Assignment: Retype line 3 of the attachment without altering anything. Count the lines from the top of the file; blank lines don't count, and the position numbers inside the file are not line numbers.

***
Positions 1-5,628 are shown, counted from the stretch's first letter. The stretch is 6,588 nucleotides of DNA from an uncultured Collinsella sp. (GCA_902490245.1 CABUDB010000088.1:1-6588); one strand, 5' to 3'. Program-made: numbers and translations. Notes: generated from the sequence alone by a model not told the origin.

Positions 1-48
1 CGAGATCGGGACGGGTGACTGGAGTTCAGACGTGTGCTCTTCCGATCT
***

1 CGAGATCGGGACGGGTGACTGGAGTTCAGACGTGTGCTCTTCCGATCT